Senan Porteron, a blogger for the Turkey-based Radikal newspaper, who spend his childhood in Baku, Azerbaijan, tells about attitude to Armenians both in Baku and in Turkey.
Below are excerpts from his article.
“I was eleven. There was a very old building in our neighborhood in those days. That was a historical building, and no one lived there. One day, my father and I went to see the building. There were inscriptions in Armenian on the rear of the building. My father told me the building was left by Armenians.
“A few months later that building was destroyed, and a new 16-story building was constructed on the site. I was upset when I saw it destroyed. That must have been the only thing to remind you of Armenians. The day it was pulled down my father told me about their Armenian neighbors. They were very kind and hospitable people. They were on the same wave.
“Years passed. You can feel only hatred for Armenians in Baku, mainly among young people. Ramil Safarov is a glaring example. He got a life term for murdering a sleeping Armenian officer. However, justice did not triumph because the victim was Armenian. On August 31, 2012, Safarov was extradited to Azerbaijan and pardoned by President Ilham Aliyev.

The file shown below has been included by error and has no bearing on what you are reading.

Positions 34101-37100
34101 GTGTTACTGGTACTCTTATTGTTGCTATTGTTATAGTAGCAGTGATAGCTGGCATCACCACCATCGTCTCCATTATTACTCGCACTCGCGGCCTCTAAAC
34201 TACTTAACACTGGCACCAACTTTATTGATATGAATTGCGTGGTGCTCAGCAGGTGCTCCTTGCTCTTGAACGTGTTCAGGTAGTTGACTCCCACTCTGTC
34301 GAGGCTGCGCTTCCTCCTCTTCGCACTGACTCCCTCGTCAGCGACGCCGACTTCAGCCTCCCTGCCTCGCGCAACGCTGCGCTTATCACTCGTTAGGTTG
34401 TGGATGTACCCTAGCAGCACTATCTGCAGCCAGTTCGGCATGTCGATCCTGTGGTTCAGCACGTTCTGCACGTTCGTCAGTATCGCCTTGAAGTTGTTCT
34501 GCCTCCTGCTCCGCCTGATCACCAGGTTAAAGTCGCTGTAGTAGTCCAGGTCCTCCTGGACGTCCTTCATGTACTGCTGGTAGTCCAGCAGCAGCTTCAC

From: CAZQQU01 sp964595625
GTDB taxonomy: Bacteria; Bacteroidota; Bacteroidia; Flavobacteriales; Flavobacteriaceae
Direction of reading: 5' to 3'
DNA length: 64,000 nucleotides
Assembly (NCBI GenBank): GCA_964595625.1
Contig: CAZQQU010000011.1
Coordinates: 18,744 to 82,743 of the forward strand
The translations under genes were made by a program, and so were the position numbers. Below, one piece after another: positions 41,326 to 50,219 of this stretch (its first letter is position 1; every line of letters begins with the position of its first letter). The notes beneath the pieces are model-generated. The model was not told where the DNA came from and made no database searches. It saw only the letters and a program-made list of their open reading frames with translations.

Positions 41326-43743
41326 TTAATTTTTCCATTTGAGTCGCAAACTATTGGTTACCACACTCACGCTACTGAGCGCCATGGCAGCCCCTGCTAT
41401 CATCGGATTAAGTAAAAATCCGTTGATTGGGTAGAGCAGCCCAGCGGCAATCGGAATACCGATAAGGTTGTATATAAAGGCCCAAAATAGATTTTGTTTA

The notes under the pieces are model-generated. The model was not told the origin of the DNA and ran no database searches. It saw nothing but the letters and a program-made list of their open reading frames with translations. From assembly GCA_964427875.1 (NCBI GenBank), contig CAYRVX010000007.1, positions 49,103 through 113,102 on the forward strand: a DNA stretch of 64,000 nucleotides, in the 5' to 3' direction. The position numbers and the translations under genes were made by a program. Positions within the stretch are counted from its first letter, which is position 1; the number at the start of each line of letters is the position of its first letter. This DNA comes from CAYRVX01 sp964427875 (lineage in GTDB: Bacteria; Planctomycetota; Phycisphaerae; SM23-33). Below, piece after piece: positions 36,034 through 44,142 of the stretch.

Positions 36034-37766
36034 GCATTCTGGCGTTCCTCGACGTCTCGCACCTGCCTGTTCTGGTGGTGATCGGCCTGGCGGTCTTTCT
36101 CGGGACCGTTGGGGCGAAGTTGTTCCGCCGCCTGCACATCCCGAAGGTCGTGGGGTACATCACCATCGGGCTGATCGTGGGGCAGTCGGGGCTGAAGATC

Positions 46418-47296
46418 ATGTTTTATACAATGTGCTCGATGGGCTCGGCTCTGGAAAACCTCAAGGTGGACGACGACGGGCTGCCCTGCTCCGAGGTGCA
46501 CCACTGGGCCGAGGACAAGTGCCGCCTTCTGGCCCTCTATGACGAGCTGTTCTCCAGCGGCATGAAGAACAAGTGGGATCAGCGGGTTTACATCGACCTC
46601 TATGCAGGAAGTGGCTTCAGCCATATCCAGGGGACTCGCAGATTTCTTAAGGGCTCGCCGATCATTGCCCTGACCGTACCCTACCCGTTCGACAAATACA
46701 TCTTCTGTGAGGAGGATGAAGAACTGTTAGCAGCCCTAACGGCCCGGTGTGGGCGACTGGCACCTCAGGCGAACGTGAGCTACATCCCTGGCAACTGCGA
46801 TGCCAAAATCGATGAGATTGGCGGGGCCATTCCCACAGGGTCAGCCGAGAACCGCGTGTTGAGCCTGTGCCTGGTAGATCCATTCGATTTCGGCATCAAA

“In Turkey the situation is not much different that in Azerbaijan. Everyone is speaking of ‘Armenians’ in an insulting manner. As years pass, the number of Armenians is decreasing, their culture is being destroyed. Armenians are pressed and called ‘strangers’. Armenians have not seen justice, equality or freedom. Unfortunately, they do not see it now either.
“Almost 100 years have passed since the 1915 Armenian Genocide, but the society has not changed. Some people are still seeking to wipe out Armenian culture. An action has been launched to save the remaining 20 Armenian houses in Mus.
“The destruction of Armenians’ property is a continuation of the genocide. Property of Armenians and Greeks is being plundered both in Mus and in other cities.”
According to the book entitled ‘Les Arméniens dans l’Empire ottoman à la veille du genocide’ by Raymond Haroutioun Kévorkian and Paul B. Paboudjian, in 1915 Mus had 299 churches, 94 monasteries, 53 places of sacred places, 135 Armenian schools and a cemetery. The Armenian population in 355 villages totaled 75,000.